Cry and dance at the same time
Lutheran bishops visit Za’atari camp, Jordan
“One moment you want to cry, the other you want to dance,” Antje Jackelen, Archbishop of the Church of Sweden (CoS), summed up her impressions. “We have seen both the strength and the vulnerability of life, hope and destroyed lives.”
Together with Elizabeth Eaton, presiding bishop of the Evangelical Lutheran Church of America (ELCA) and LWF Vice President Rev. Dr Gloria Rojas Vargas, former president of the Evangelical Lutheran Church in Chile (IELC), the Swedish Archbishop on 14 December visited the LWF Peace Oasis in Za’atari camp. At this center, The Lutheran World Federation (LWF) offers psychosocial support through workshops, training, music and crafts to Syrian refugees in the camp.
“They miss home”
“The Syrian refugees are incredibly resilient,” Bishop Eaton recalls the visit. “We met a family where the father lost two of his sons in the Syrian war. He had worked 30 years to have his own farm and lost it all. A young girl was showing me images of burned bodies on her cellphone. And yet the parents are doing everything to keep their children engaged and out of trouble. Some have painted their houses, trying to bring some beauty to such a stark place. It’s incredible,” she said.
“They miss home, you can tell that. Still they were hopeful, they wanted to return,” she added.
The Lutheran leaders also met with Syrian families as well as three imams from the refugee camp. “It was very important to hear and see emotionally,” said Rojas. “I have seen people with hope and peace, but also with pain, because their families have been separated. In my home church, we are not so much aware. When the media talks about the Middle East, it’s mostly about terrorism.”
Populists frame discourse of immigration
The three church leaders emphasized the need to not let “populist groups frame the discourse about immigration,” as Jackelen put it.
“In Europe, we have all these discussions about ‘streams of refugees’ now,” she said. “What we saw were ordinary families. It makes you think about the fact that Jordan with its infrastructure is receiving so many, and in spite of our wealth, our systems in Europe are not geared for this sort of challenge.”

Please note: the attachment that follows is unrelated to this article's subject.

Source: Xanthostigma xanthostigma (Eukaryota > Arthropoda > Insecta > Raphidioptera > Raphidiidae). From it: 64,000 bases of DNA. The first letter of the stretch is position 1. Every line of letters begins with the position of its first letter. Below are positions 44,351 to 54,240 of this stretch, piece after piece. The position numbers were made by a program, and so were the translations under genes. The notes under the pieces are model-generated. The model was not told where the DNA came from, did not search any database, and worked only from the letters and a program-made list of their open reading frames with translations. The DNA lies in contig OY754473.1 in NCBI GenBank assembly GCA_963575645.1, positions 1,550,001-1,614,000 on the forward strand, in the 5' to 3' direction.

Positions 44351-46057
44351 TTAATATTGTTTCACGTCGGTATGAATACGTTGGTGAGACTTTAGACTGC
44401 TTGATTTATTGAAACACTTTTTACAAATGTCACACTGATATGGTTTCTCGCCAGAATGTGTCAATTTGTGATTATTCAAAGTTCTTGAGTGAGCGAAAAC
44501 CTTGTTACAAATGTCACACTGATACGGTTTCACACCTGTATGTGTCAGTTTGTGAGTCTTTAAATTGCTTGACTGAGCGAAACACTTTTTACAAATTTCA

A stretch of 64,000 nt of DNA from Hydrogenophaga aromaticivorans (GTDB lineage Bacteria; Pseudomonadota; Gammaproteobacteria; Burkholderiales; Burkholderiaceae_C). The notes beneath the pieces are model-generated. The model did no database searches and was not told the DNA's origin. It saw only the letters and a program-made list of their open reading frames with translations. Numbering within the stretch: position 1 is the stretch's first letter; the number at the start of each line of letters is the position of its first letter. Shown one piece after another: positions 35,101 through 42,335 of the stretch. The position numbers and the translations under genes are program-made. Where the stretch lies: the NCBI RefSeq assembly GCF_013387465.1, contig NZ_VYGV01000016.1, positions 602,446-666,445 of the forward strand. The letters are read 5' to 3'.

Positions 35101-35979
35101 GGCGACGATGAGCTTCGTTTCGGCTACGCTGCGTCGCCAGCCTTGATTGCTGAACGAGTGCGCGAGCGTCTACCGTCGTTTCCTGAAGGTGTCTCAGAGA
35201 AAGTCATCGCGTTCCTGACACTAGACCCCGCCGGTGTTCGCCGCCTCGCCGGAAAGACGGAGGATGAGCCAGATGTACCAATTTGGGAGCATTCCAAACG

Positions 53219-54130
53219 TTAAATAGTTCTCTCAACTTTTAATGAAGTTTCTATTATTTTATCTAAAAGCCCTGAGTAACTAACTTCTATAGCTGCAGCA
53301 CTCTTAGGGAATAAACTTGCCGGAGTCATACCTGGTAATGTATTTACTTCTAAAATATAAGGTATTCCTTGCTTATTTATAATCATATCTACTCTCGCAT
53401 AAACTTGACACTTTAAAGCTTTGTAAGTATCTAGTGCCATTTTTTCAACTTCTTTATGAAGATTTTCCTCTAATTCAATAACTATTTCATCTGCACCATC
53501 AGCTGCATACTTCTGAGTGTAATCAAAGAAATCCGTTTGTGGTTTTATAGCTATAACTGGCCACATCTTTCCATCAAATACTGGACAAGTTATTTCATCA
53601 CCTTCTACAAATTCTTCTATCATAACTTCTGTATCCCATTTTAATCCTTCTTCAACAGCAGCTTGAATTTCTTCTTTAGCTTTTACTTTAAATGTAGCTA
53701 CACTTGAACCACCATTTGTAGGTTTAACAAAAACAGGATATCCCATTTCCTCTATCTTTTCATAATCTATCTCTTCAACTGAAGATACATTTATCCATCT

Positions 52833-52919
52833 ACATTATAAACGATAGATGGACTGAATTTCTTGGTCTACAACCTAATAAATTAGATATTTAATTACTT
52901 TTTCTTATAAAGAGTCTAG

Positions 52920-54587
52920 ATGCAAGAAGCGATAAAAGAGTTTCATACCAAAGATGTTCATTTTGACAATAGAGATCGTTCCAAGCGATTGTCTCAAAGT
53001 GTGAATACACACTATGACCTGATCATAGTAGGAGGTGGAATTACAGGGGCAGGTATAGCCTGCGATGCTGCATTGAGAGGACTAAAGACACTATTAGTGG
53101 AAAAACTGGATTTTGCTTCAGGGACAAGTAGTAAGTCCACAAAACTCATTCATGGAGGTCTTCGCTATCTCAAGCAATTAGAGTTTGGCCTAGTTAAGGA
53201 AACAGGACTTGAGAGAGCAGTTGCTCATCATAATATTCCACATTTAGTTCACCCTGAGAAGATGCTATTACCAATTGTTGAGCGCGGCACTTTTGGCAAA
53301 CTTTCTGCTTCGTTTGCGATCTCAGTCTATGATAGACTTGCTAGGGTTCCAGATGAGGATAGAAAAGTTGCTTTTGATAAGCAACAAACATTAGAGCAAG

Rojas recalled the time when many Chileans themselves were refugees during the time of the military dictatorship. “We should know how that feels,” she said. “They are not in a good situation, and they must be allowed to go home.”
“The suffering of the people in Syria is real. Bombs are falling on these people who just want to live their lives,” the ELCA presiding bishop Eaton said.
Cross of life with those who are suffering
The bishops also voiced their appreciation of and pride in the work of the local LWF staff, many of whom are Syrian volunteers from Jordan who are now devoting spare time to help their countrymen and –women in need. “I am especially thankful for their work,” Rev Rojas said. “They have empathy for the pain the refugees must feel, and are very committed. I also compliment the work of the communion office to promote peace and justice.”
“We believe that the cross of life is where there is suffering,” Bishop Eaton said. “It certainly is in that camp in Jordan, and it’s our calling in God’s world to alleviate these people’s suffering.”
Za’atari camp in Jordan is home to almost 80,000 refugees from Syria. The LWF Peace Oasis in 2015 has provided psychosocial support to 2,662 people in the camp. Activities are a combination of activities such as sports, music, arts and crafts and workshops for conflict mitigation, problem-solving and building of self-esteem.